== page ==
More efforts pledged to fight ISIS

The US is leading the fight against the growing presence of ISIS militants in the Middle East.

FILE: Demonstrators at a rally supporting Kurdistan hold placards protesting against the Islamic State of Iraq and Syria (ISIS) in front of the White House on 16 August, 2014. Picture: AFP.

LONDON - International efforts to combat Islamic State of Iraq and Syria (ISIS) militants have taken on added urgency after the beheading of a British aid worker and the threat to kill a second UK hostage.

The murder of David Haines comes amid moves to form a broad coalition against the terror group which has grabbed large swathes of territory in Syria and Iraq.

The US says several countries in the Middle East have offered to join airstrikes against the militants and Australia says it will send aircraft and personnel.

US President Barack Obama on Saturday strongly condemned "the barbaric murder" of Briton David Haines by Islamic State militants after the group released a video purporting to show the beheading of the aid worker.

"The United States stands shoulder to shoulder tonight with our close friend and ally in grief and resolve," Obama said in a statement.

"We will work with the United Kingdom and a broad coalition of nations from the region and around the world to bring the perpetrators of this outrageous act to justice, and to degrade and destroy this threat to the people of our countries, the region and the world."

Britain's Prime Minister David Cameron says the UK will help destroy IS and extinguish what he calls a terrorist threat to the global community.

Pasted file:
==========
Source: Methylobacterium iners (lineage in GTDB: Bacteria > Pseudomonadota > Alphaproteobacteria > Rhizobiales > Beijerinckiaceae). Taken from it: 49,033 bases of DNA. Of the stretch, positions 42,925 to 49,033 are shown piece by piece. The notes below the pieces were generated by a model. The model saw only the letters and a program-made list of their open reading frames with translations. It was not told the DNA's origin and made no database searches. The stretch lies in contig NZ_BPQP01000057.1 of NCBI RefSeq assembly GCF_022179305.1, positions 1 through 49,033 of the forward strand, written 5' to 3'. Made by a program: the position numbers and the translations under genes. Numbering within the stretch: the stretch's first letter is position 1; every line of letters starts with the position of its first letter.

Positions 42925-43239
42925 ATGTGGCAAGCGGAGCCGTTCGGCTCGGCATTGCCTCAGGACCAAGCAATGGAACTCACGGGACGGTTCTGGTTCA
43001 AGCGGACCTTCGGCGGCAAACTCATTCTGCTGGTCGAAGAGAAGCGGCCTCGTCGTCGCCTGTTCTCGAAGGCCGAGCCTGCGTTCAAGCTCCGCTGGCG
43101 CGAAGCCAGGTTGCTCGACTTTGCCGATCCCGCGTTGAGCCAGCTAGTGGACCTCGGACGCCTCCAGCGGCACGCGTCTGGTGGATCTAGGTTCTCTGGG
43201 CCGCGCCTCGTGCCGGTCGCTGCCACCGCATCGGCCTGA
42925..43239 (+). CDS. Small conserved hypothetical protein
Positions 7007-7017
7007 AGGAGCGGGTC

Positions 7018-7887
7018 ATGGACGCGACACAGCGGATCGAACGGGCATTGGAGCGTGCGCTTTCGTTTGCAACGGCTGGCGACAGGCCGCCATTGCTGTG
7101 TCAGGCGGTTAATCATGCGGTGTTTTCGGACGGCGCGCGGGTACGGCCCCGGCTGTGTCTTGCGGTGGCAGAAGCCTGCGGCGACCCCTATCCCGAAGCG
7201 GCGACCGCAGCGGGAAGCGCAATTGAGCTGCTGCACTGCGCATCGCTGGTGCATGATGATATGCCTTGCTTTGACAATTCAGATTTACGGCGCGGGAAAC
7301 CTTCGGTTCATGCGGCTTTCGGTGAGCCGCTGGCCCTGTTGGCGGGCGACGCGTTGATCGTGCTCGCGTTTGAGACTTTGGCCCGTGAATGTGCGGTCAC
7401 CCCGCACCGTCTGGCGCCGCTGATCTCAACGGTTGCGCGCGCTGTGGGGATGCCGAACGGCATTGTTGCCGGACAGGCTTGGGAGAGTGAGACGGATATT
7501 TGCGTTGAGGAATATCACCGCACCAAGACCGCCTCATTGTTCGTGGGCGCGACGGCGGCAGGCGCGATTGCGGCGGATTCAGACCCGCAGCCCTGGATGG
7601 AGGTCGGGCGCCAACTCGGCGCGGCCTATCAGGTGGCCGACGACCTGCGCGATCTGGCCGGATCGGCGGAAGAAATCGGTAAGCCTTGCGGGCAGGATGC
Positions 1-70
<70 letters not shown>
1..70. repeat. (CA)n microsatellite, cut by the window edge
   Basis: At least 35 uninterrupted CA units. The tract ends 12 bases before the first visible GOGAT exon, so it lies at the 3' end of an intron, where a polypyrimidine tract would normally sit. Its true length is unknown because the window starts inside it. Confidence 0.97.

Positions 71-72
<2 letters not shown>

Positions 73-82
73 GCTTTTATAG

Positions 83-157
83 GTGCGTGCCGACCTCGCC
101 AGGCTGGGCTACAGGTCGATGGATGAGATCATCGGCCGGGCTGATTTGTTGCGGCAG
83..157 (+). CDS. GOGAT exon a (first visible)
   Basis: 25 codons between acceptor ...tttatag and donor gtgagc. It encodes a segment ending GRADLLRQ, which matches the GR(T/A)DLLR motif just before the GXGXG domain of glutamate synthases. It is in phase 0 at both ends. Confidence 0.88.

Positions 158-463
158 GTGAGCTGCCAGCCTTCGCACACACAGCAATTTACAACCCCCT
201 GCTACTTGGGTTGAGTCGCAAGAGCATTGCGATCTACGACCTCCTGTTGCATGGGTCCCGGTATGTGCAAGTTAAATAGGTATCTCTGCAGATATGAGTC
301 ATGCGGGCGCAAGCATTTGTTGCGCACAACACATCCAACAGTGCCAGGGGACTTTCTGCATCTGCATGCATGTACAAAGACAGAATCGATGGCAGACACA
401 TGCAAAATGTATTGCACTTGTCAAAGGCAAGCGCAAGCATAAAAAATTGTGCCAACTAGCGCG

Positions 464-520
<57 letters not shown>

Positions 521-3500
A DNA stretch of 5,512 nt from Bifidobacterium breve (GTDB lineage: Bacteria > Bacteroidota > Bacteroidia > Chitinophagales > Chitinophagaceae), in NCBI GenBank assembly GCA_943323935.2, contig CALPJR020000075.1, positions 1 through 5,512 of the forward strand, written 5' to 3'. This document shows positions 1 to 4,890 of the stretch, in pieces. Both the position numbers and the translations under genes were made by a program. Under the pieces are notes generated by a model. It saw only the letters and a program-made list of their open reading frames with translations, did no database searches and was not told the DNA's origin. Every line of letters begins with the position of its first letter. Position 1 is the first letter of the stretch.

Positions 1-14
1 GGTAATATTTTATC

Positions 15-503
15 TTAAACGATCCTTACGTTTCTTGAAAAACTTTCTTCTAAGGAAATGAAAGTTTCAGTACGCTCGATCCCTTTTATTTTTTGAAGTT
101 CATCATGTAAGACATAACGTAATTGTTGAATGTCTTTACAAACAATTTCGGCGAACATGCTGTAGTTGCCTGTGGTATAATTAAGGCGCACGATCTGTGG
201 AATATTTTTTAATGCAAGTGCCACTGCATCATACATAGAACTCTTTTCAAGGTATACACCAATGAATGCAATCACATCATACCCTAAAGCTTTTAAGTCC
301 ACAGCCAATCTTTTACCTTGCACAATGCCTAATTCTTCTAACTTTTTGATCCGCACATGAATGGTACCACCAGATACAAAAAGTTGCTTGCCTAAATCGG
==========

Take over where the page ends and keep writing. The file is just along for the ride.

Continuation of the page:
Citizen could have carried out the killings.

Speaking after chairing a meeting of the government's emergency response committee in London, Cameron called the killing of Haines, a 44 year-old Scottish aid worker, callous and brutal and hailed him as a "British hero."

"We will hunt down those responsible and bring them to justice no matter how long it takes," he said, calling IS "the embodiment of evil" and saying his government was prepared "to take whatever steps are necessary" against the militants.

US Secretary of State John Kerry has been touring the Middle East to try to secure backing for US efforts to build a coalition to fight the Islamic State militants who have grabbed territory in Syria and Iraq.

The United States resumed air strikes in Iraq in August for the first time since the 2011 withdrawal of the last US troops fearful the militants would break the country up and use it as a base for attacks on the West.

The addition of Arab fighter jets would greatly strengthen the credibility of what is a risky and complicated campaign.

"We have countries in this region, countries outside of this region, in addition to the United States, all of whom are prepared to engage in military assistance, in actual strikes if that is what it requires," Kerry said.

"And we also have a growing number of people who are prepared to do all the other things," he said in remarks broadcast on Sunday on the CBS program "Face the Nation."

Offers of Arab air participation have been made both to US Central Command overseeing the American air campaign and to the Iraqi government, a senior State Department official said.

Australia became the first country to detail troop numbers and aircraft to fight the militants in Iraq. It said it would send a 600-strong force and eight fighter jets to the region but did not intend to operate in Syria.

Russia, at odds with the West over Ukraine, has said any air strikes in Syria would be an act of aggression without the consent of President Bashar al-Assad or an international mandate.

Britain has often been the first country to join US military action overseas and is under pressure to get much tougher with IS after video footage of the killing of Briton David Haines by the militants was released on Saturday.

In footage consistent with the filmed executions of two American journalists, James Foley and Steven Sotloff, in the past month, they also threatened to kill another British hostage.

Kerry will meet British Foreign Secretary Philip Hammond during a conference on Iraq in Paris on Monday. The conference brings Iraqi authorities together with about 30 countries and organisations to coordinate their response to Islamic State.